Serena Williams admits she cannot defeat any man inside the ATP top 100
By: Khalid A-H Ansari
Serena Williams strides the tennis world like a female Colossus, but she's gracious enough to acknowledge that she couldn't come out trumps over any man in the world tennis top 100.
After her fourth Wimbledon tennis title last Saturday, which she won without dropping a set, the world's No 1 women's tennis player, never one to downplay her awesome speed, fitness and talent, admitted as much modestly, while becoming the sixth-most successful women's player in history.
The Junoesque American's fearsome, juggernaut-like demolition of her opponents on her way to the title has once again ignited debate over equal prize money at tennis's four Grand Slam events.
Observers point out that while 28-year old Serena pocketed a cheque for $1.8 million for eight hours and 11 minutes of effort at the All England Club, men's first-round loser Nicolas Mahut earned a cheque of a mere $20,283.0 despite playing more games and spending longer time on court in one match than the women's world No 1 did in the entire tournament.
Serena Williams celebrates a point against Russia's Vera Zvonareva during the Wimbledon ladies singles final in London on Saturday. PIC/AFp
Legend John McEnroe, known to call a spade a shovel, characteristically stirred the pot, saying before her final against Russia's Vera Zvonareva that Williams wouldn't even beat a player inside the men's top 600.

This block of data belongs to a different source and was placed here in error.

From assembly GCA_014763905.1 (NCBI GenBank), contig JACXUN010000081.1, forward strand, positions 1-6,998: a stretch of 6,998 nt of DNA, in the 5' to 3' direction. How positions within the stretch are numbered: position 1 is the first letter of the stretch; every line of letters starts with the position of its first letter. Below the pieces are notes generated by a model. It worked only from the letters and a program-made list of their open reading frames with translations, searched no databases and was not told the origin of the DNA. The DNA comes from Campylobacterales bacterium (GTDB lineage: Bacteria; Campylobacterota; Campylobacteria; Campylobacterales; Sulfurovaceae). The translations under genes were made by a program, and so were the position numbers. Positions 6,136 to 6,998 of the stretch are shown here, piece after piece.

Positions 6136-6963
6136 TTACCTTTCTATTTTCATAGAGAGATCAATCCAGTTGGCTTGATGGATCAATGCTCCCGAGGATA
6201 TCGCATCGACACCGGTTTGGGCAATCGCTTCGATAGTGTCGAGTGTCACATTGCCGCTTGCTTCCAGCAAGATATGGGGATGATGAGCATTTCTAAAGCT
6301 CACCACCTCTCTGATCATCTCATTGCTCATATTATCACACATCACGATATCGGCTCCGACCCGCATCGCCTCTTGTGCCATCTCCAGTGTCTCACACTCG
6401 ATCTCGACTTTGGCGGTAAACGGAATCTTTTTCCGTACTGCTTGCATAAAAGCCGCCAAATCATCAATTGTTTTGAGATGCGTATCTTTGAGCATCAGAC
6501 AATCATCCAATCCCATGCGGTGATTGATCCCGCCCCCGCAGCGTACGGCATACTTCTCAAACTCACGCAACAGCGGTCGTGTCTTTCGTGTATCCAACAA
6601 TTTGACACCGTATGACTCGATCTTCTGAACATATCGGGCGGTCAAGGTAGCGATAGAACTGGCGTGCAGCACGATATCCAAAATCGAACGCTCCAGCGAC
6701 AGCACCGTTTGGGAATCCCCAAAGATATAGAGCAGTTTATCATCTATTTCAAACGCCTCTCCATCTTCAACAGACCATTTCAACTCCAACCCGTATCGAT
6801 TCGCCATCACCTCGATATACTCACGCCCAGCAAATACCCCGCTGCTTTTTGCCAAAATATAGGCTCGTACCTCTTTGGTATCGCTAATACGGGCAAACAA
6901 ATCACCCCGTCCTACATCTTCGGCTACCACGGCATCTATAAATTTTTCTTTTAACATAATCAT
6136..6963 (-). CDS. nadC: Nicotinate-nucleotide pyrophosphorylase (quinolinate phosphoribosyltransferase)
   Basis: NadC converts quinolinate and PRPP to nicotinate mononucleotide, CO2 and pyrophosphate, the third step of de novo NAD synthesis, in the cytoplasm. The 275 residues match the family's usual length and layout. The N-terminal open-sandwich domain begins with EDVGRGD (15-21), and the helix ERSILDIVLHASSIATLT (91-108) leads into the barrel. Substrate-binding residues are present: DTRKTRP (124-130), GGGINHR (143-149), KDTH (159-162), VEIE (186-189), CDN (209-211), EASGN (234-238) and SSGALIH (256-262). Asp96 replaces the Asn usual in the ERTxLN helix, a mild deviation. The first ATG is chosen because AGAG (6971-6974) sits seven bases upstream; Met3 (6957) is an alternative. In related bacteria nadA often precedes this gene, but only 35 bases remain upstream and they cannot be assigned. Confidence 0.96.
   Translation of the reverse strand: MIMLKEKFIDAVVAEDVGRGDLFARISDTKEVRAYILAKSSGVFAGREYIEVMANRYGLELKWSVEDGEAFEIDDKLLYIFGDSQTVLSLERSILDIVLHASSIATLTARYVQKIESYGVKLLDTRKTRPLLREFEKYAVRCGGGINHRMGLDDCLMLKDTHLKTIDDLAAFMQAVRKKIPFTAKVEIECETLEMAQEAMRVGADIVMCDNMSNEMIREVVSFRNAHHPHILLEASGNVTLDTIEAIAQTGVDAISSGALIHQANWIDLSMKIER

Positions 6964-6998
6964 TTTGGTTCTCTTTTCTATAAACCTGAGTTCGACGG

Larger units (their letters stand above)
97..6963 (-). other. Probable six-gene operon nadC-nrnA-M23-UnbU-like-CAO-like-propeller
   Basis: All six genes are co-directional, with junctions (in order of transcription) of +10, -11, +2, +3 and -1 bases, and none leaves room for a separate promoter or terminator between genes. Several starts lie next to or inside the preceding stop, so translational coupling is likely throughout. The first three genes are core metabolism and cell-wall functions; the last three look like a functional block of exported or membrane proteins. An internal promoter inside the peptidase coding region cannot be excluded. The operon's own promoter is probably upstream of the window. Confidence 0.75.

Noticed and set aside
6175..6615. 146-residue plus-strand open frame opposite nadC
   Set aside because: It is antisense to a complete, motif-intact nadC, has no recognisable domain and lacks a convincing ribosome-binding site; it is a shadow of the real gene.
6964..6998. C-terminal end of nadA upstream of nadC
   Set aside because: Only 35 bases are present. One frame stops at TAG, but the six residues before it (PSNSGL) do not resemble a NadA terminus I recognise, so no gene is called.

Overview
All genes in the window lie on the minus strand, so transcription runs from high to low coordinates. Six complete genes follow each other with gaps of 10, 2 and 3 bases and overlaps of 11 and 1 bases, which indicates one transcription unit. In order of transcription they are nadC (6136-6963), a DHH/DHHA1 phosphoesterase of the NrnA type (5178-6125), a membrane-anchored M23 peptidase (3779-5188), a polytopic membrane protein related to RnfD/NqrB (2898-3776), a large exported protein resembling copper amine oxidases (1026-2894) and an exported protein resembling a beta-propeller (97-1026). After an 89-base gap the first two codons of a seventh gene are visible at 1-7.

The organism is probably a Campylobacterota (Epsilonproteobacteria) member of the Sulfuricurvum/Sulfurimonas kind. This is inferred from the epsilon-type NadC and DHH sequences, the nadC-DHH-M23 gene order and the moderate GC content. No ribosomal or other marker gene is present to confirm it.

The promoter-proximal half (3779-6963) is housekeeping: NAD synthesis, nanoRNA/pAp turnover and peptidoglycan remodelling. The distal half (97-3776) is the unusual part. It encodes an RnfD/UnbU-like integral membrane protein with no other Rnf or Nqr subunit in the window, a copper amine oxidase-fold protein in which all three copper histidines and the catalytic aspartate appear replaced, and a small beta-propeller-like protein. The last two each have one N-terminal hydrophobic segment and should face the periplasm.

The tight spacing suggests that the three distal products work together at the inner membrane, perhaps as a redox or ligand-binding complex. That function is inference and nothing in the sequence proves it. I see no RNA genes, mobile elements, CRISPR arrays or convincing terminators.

The younger Williams sister admitted she'd only stand a chance against "someone who is way outside the top 100" on the ATP Tour.
"I honestly think men's and women's tennis are completely opposite," Williams is reported to have said.
"Men are just stronger than ladies. I even have trouble reading my hitting partner and he is not professional, although he would make a good professional player.
It really is comparing apples to oranges."
To some extent, Serena's candid admission could stem from the fact that she and sister Venus, 30, were made to eat their words at the 1998 Australian Open when, as teenagers, they were both thrashed by Germany's world No 203 Karsten Braasch while trying to prove they could take down any man outside the top 200.
Although, after all these years, during which she has won 12 titles, Serena concedes she still couldn't beat any player to make a men's Grand Slam main draw, she is game to have a duel with anyone else.
"First of all, I would have to go into serious training for about two months," Williams said.
"I would have to get seriously fit.
"Then I would have to 'tree' and play seriously well. But I definitely think if anyone is going to hang there, then it would be me or Venus because we have more of a power game and are seriously fast.
"I would have to go to boot camp, though - no sweets, no nothing for about two months.
"Then I think I would have a good chance. A good chance against someone who is way outside the top 100 - not inside.
"Otherwise I think I would have no chance. That's not my thing. My thing is to play women's tennis," Serena added with uncharacteristic modesty.